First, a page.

Legal Issues

by Mike Masnick

Filed Under:
netbook, trademark

intel, psion

Psion Gives Up Its Trademark Claim On 'Netbook'

from the hopefully-it-didn't-cost-too-much dept

Late last year, Psion kicked off a ridiculous legal fight, claiming that it owned the trademark on the word "netbook" and all of the companies offering "netbooks" today were infringing. While it is true that Psion had a (very different) product called a netBook many years ago, it had stopped offering it in the market, and the generic use of "netbook" was clearly referring to the new generation of small/cheap computers, having absolutely nothing to do with Psion's netBook. The whole purpose of trademark law is to avoid confusion of customers or some sort of misappropriation of brand value built up by the holder of the mark. That clearly was not the case here at all... and yet Psion continued to fight on. This week, the company finally withdrew its trademark claim after reaching some sort of "amicable settlement" with Intel. In all likelihood, this means Intel paid Psion to go away, though, one can hope that enough trademark attorneys explained to Psion that the company had almost no chance of succeeding in pushing its claim forward. There are certainly plenty of borderline trademark cases, but it's difficult to see how this one would even be in the same zipcode as a legitimate claim.

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  1. identicon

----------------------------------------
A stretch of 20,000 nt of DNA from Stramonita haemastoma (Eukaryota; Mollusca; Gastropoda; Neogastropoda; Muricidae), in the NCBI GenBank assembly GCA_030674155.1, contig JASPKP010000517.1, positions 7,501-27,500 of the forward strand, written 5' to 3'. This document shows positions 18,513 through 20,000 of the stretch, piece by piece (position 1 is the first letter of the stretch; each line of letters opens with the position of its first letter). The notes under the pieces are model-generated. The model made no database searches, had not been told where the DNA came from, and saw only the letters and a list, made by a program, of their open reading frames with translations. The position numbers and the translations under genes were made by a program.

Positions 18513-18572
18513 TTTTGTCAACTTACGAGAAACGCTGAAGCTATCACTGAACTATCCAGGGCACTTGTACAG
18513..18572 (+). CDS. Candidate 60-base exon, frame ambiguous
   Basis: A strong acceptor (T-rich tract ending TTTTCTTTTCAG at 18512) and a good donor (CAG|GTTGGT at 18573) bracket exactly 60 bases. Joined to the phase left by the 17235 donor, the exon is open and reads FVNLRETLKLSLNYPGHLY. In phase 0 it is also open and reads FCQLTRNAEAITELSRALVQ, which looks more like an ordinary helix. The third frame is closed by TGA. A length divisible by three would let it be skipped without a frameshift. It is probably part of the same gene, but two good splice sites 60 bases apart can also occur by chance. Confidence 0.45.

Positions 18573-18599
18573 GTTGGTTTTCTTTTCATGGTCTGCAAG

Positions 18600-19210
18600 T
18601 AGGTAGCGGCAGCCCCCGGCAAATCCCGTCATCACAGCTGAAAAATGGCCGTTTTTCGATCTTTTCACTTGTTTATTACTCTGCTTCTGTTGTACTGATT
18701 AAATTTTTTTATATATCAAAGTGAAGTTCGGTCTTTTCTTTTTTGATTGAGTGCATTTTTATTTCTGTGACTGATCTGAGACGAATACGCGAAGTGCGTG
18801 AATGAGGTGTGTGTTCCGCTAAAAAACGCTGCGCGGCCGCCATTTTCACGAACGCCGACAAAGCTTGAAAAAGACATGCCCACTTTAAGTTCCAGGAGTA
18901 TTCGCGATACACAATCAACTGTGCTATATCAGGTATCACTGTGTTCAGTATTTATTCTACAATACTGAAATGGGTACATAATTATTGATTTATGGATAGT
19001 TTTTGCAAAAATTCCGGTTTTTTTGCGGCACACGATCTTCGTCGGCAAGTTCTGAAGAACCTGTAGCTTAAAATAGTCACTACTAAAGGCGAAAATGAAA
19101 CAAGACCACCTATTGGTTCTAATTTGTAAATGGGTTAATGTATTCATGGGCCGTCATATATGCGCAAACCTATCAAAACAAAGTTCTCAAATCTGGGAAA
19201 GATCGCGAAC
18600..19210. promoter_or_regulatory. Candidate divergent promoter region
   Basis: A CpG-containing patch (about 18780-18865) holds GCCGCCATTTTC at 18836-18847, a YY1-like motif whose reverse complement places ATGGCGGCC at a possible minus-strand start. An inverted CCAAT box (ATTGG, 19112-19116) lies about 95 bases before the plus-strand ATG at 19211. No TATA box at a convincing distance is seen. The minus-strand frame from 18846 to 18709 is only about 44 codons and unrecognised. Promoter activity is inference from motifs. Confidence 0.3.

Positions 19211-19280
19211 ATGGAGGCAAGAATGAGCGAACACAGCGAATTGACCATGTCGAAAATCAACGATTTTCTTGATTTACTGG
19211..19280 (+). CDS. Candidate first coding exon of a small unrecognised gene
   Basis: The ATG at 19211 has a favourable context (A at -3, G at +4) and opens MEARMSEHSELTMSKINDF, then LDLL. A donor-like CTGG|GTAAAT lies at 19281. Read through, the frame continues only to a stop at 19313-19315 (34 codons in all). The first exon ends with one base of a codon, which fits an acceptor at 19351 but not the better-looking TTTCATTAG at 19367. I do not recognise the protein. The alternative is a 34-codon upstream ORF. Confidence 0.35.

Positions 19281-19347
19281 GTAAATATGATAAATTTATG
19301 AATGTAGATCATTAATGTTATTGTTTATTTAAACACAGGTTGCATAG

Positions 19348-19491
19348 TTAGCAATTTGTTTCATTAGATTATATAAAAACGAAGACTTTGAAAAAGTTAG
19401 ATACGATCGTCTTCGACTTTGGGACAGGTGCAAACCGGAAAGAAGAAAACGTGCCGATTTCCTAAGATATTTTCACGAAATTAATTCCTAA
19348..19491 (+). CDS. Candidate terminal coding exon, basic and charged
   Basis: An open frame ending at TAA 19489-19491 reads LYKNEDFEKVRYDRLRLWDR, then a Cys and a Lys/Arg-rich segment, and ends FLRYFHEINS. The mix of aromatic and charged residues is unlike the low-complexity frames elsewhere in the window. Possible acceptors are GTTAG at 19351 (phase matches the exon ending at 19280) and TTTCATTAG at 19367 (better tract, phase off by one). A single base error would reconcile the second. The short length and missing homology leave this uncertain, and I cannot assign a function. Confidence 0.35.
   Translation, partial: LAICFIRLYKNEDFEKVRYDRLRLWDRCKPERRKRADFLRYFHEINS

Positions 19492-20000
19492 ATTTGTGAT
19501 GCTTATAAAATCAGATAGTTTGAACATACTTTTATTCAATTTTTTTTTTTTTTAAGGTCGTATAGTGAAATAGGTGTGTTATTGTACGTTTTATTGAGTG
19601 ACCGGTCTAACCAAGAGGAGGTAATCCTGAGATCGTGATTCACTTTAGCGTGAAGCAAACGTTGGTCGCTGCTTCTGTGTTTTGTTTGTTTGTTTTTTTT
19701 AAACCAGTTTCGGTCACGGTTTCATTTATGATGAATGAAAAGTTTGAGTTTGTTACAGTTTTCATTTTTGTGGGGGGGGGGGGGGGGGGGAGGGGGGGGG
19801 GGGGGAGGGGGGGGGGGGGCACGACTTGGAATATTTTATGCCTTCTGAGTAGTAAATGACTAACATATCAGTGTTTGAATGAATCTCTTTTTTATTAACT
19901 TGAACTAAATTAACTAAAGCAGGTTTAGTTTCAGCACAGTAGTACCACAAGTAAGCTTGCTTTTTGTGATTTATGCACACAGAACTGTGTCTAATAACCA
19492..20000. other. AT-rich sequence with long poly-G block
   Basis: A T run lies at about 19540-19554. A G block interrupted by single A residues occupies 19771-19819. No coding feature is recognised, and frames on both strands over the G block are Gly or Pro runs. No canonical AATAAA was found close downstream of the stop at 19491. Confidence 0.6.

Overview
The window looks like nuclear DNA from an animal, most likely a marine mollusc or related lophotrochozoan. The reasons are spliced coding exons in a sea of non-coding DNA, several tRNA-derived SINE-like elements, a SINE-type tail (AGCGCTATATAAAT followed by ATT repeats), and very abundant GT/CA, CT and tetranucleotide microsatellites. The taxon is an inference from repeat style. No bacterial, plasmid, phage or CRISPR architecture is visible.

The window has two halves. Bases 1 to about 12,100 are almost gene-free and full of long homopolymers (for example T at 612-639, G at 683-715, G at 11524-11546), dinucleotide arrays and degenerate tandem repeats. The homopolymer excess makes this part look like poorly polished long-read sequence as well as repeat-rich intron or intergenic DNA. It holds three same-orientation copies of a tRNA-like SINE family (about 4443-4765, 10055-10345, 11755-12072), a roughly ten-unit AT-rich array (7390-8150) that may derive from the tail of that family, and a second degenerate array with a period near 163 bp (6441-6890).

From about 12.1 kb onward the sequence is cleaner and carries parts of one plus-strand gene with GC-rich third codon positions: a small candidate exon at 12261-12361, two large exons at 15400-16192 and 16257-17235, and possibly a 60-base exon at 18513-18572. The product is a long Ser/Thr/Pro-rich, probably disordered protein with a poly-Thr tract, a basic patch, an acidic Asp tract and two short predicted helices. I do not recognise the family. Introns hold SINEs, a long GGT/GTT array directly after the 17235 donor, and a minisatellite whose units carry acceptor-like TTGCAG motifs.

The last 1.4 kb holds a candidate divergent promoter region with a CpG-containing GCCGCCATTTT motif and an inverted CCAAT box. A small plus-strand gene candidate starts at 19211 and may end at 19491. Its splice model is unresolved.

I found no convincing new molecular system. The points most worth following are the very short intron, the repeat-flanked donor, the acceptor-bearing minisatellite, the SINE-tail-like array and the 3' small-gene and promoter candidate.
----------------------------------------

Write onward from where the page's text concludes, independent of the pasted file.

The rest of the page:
Zigits, 2 Jun 2009 @ 6:18am


    While I agree that there are far too many frivolous infringement lawsuits, I don't really see this as one of those cases.

    Do you homework. Here's a review, c. 2000:

    Contrary to a lot of the silly infringement lawsuits, Psion did, in fact, have the near-equivalent of the modern day NetBook - called a netBook - 10 years ago. In fact, Psion made several amazing PDA's and sub-notebook-like products in the mid-to-late 90's that were often judged superior to the Palm, Sharp, and Microsoft PDA's of the day.

    But back to the point, it's not like Psion's netBook was something *completely* unrelated to today's NetBooks. This isn't the case where some company had a trademark's name of 'NetBook' 50 years ago on a product that looked like a book that held fishing nets or something. Psion's netBook was the same idea as that of today's NetBooks. They're both a small, portable computing device. Sure, today's NetBooks are more robust and obviously superior to Psion's netBook, but the idea - the core of what the lawsuit was about - really is quite similar. Again, I agree that *most* of these kind of lawsuits are meaningless. But this one did have a few nuggets of truth in it, at least from Psion's perspective.

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